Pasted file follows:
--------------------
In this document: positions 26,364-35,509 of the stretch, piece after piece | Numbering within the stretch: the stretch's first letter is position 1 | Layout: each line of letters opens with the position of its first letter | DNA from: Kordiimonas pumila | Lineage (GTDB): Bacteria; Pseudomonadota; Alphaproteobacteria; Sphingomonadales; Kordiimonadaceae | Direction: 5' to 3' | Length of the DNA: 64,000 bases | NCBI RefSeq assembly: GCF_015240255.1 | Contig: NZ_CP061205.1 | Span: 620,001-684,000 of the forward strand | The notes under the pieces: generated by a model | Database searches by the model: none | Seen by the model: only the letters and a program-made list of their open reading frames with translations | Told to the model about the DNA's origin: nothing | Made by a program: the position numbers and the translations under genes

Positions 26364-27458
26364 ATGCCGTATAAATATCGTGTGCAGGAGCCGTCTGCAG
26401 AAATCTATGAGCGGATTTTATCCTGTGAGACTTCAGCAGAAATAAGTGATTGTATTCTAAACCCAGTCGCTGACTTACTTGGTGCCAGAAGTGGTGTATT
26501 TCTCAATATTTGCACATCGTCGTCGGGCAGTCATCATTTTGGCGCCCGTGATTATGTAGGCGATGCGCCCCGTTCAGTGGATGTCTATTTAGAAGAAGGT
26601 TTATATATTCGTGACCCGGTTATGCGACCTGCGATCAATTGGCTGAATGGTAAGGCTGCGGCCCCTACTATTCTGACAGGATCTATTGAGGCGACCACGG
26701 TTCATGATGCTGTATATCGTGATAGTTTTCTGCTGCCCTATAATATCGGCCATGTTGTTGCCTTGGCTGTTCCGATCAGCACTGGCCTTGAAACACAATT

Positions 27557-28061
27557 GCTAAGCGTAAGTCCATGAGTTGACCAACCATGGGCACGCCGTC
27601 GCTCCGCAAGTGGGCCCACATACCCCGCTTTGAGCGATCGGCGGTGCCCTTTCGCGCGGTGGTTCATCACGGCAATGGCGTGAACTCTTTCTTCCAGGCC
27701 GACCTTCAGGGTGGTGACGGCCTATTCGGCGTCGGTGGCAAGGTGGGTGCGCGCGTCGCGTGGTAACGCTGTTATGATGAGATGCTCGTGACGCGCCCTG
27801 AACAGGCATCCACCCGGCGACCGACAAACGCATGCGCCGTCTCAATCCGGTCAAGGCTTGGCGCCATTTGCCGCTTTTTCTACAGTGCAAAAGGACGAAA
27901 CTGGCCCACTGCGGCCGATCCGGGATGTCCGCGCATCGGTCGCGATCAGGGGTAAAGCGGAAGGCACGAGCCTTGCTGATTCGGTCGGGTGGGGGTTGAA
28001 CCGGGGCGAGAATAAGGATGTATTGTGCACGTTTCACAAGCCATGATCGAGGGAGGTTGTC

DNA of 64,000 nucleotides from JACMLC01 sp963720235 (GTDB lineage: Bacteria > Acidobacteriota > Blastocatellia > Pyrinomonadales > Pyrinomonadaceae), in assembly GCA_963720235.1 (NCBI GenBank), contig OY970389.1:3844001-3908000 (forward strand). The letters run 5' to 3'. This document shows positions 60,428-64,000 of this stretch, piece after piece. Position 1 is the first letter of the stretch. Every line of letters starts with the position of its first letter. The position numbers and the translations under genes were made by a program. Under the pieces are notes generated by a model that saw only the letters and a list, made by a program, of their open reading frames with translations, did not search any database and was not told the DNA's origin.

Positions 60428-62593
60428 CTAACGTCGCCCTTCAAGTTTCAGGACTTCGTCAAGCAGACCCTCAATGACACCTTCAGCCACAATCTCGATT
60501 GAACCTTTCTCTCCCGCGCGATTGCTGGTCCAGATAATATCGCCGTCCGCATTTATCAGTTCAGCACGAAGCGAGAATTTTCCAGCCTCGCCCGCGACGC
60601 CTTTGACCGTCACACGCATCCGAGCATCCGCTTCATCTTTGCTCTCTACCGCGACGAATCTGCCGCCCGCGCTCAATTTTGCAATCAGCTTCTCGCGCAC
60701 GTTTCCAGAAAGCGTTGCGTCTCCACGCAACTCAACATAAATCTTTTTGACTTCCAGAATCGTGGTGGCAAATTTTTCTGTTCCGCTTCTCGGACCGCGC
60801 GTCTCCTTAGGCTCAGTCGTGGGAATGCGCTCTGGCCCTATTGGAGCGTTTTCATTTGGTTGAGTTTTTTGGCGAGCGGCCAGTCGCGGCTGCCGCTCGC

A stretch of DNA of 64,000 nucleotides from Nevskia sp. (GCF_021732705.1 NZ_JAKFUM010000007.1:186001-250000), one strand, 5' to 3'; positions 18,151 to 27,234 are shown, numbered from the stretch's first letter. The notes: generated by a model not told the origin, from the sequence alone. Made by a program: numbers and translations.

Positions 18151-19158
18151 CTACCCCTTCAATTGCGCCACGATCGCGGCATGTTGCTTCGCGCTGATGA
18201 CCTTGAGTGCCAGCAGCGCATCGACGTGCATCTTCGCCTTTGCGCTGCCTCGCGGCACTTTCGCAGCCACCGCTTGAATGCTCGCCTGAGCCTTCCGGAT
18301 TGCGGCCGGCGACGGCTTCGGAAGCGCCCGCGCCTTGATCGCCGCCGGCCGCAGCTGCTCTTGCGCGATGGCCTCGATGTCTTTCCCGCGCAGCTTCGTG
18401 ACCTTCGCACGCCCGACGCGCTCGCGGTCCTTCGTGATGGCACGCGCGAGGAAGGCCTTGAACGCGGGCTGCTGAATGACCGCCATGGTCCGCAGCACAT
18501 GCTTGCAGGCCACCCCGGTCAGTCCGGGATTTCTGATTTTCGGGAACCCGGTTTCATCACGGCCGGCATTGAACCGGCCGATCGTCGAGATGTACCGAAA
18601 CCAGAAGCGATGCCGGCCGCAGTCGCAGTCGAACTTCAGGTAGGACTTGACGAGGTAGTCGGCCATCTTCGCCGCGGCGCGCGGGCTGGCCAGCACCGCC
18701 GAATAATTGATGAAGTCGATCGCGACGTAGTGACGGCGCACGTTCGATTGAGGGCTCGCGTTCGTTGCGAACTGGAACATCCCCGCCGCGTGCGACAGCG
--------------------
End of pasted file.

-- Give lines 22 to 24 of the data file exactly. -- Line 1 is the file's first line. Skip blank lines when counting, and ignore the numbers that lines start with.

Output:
A stretch of DNA of 64,000 nucleotides from Nevskia sp. (GCF_021732705.1 NZ_JAKFUM010000007.1:186001-250000), one strand, 5' to 3'; positions 18,151 to 27,234 are shown, numbered from the stretch's first letter. The notes: generated by a model not told the origin, from the sequence alone. Made by a program: numbers and translations.

Positions 18151-19158
18151 CTACCCCTTCAATTGCGCCACGATCGCGGCATGTTGCTTCGCGCTGATGA